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GBMC, Advanced Radiology hit with $2.4M verdict in breast cancer case

The Sandra and Malcolm Berman Comprehensive Breast Care Center at the Greater Baltimore Medical Center. (File photo)

A jury returned a verdict of $2.4 million June 27 from the Circuit Court for Baltimore County in favor of Melissa Ward against Greater Baltimore Medical Center (GBMC) and Advanced Radiology PA, stemming from care she received from at The Sandra and Malcolm Berman Comprehensive Breast Care Center.

In February 2018, Dr. Sara Fogarty performed a bilateral nipple sparing mastectomy on Ward. At the time, Ward was 40 years old and a malignant breast cancer had been identified in her right breast. The malignant tumor had been biopsied and a metal clip had been deposited at the biopsy site to assist in locating the precise area of the malignancy.

Ward underwent five months of pre-operative chemotherapy in an effort to shrink or eliminate the tumor. Mammogram and ultrasound after chemotherapy showed that the biopsy clip remained in place and that the tumor, though smaller, still remained. She elected to undergo the double mastectomy surgery in order to remove the right breast malignancy and in order to limit her future risk of developing additional breast cancer in either breast.

During the mastectomy surgery, Fogarty failed to remove all right breast tissue, and in particular, failed to remove that portion of the right breast containing the tumor. The failure to remove the right breast tumor became apparent when the pathologist who examined the right breast mastectomy specimen was unable to identify breast cancer or biopsy clip or biopsy site changes in the specimen.

Fogarty presented her concern for retained tumor and clip in Ward’s right breast to a tumor board at GBMC. The board recommended imaging to evaluate the concern. Dr. Judy Destouet of Advanced Radiology PA attended the board meeting and agreed to personally supervise the additional imaging to evaluate for this concern.

The additional imaging consisted of both right breast ultrasound and right breast mammogram. These studies were extremely painful as they were performed only eight days after the doubled mastectomy. Ward testified she was not told the reason the imaging was ordered and performed and believed the studies were simply a necessary part of her ongoing medical care.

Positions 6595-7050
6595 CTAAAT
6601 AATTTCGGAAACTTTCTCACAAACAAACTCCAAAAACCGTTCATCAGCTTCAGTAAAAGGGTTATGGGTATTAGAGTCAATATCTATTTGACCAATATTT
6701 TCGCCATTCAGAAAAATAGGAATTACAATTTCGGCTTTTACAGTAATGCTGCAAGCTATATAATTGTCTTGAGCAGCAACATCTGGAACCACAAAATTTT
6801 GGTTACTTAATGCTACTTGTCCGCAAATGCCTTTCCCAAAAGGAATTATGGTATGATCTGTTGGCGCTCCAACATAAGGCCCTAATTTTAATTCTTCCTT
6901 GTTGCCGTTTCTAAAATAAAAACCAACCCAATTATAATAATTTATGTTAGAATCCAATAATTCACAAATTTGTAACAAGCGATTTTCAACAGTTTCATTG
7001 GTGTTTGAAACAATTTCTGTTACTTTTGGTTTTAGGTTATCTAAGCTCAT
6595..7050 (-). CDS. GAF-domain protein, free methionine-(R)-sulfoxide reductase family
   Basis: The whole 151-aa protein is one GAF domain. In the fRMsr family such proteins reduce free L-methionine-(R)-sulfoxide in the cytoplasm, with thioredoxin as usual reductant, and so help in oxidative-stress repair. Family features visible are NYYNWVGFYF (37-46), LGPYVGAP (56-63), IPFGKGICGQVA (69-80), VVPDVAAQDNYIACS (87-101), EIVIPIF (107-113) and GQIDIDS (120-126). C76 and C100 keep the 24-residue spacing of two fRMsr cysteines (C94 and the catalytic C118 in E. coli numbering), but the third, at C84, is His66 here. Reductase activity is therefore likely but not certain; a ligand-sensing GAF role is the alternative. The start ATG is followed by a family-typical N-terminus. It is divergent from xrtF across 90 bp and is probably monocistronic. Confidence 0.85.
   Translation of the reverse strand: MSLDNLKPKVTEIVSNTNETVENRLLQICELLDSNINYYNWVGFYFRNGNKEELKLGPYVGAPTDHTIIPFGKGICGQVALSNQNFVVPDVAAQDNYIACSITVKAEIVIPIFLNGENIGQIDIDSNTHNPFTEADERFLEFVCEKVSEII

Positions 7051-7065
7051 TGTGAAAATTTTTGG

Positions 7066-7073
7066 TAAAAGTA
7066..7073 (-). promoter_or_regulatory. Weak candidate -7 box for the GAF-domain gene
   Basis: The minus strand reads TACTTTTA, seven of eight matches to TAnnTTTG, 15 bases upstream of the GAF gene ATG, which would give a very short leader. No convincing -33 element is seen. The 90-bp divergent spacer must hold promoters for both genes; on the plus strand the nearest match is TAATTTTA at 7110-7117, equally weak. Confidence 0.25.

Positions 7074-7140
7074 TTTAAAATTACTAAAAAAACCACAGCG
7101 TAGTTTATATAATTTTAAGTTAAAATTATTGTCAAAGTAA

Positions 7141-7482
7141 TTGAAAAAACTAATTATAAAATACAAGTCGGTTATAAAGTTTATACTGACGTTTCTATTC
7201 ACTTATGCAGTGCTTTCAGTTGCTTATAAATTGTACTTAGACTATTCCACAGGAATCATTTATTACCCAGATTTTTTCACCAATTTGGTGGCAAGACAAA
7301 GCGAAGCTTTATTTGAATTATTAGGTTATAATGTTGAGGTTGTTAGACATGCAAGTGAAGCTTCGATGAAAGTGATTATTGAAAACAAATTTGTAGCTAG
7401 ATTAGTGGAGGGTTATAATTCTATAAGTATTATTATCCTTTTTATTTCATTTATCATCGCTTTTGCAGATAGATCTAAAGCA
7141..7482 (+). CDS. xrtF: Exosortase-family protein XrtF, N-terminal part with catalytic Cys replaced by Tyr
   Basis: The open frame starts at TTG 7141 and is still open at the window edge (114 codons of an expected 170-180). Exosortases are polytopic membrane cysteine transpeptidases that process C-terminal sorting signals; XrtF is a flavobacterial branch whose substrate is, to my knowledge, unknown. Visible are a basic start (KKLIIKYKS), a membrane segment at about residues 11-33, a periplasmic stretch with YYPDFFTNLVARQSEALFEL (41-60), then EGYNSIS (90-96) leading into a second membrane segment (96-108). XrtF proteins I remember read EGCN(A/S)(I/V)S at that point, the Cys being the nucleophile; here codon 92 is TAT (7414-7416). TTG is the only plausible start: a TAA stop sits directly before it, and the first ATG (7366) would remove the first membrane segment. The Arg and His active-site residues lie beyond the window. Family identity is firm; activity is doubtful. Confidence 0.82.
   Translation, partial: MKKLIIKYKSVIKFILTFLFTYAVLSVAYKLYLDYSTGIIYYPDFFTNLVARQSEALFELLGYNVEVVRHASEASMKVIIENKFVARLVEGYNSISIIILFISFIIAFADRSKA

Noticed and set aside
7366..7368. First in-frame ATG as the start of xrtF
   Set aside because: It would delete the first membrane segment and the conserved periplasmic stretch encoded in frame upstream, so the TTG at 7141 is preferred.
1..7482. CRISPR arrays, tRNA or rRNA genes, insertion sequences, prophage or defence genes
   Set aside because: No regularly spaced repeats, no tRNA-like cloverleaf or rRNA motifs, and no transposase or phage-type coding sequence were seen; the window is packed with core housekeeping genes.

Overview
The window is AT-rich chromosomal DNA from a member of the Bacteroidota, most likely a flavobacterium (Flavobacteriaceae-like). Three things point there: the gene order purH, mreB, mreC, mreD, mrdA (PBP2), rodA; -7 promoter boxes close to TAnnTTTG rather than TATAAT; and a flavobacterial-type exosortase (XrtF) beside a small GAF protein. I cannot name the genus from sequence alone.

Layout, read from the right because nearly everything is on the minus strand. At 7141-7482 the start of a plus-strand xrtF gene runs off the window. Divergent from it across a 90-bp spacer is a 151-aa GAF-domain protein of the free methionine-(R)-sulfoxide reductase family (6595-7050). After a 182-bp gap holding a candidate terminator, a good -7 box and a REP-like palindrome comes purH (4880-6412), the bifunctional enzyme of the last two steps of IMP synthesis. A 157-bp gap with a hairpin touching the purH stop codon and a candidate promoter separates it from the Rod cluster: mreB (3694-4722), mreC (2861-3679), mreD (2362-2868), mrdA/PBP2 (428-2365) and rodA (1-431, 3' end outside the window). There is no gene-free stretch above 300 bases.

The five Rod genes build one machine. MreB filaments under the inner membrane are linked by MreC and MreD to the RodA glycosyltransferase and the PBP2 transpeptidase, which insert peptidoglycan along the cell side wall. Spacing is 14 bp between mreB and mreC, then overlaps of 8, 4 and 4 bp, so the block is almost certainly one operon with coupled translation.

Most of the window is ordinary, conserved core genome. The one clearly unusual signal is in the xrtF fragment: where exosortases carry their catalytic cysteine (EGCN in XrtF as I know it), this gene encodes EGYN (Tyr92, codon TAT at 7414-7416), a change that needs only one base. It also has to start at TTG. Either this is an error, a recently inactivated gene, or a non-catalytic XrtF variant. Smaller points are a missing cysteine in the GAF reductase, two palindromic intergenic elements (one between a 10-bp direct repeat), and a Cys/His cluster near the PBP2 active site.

Though Destouet reported the studies in February 2018 as “negative” for breast cancer and the biopsy clip, she revealed in testimony that she can, in retrospect, identify the biopsy clip on mammogram. Destouet also testified though she could not see the clip in February 2018, she believed the clip and tumor yet remained in Ward’s body.

Destouet claimed she and Fogarty discussed their continuing mutual concerns for retained tumor and clip in February 2018 and agreed upon a plan to obtain additional imaging in May 2018. But neither Destouet nor Fogarty documented this plan in their respective medical records and Ward testified that neither of them informed her of their concerns for retained tumor or of their plan for additional imaging.

Ward testified that Fogarty informed her she had experienced a “complete pathologic response” to pre-operative chemotherapy. The medical oncologist at GBMC likewise informed Ward she had experienced a “complete pathologic response” to chemotherapy, a diagnosis both Fogarty and the GBMC medical oncologist now concede was incorrect. This incorrect diagnosis was recorded in Ward’s medical records and relied upon by subsequent providers.

Though a limited right breast ultrasound was performed in March 2018 at Advanced Radiology, it was not performed by Destouet and it was not ordered or  performed to evaluate for the missing tumor and clip. Nevertheless, Fogarty testified she was “reassured” by the March ultrasound that no turmor remained in Ward’s body and saw no need to follow her earlier plan to get additional right breast imaging in May 2018.

In the meantime, Ward was treated as though her tumor had been successfully treated even though the malignant tumor remained in her right breast. It was not until November 2018 – this was nine months after her bilateral mastectomy – that Ward again felt a lump in her right breast in the same area where she had first identified her cancer. Imaging at that time revealed the malignant tumor and biopsy clip that had not been removed at the time of the surgery in February 2018.

The delay in removing Ward’s breast cancer directly led to her need for additional cancer treatments, including five weeks of daily radiation therapy, which resulted in skin loss, burning, scarring and contracture formation. The delay also led to multiple surgeries to remove the retained tumor and eventually to reconstruct the chest.

Ward’s providers have told her that the delay in removing her cancer has increased her risk for future disease, but they do not know by how much. They have explained that her case is unique because no one would ever intentionally leave a tumor in a patient’s body for nine months. Because there are no large scale studies of patients in Ward’s situation, she testified to a great deal of emotional trauma about her future.

Ward’s case, according to her attorney, Patrice Meredith Clarke, “was not about one mistake made by one person on one day.” Rather, she said, “It was the system that failed Ms. Ward and it is the system that must be held accountable. And the jury with its verdict did just that. Ms. Ward and I are very grateful for their decision.”

Judge Jan M. Alexander presided over the case. Ward was represented by Clarke and Kathleen Howard Meredith of Iliff, Meredith, Wildberger & Brennan, PC. GBMC was represented by Tina M. Billiet and Michelle Dian of Waranch & Brown LLC. Advanced Radiology PA was represented by Andrew Vernick and Christopher Greaney of Vernick & Associates.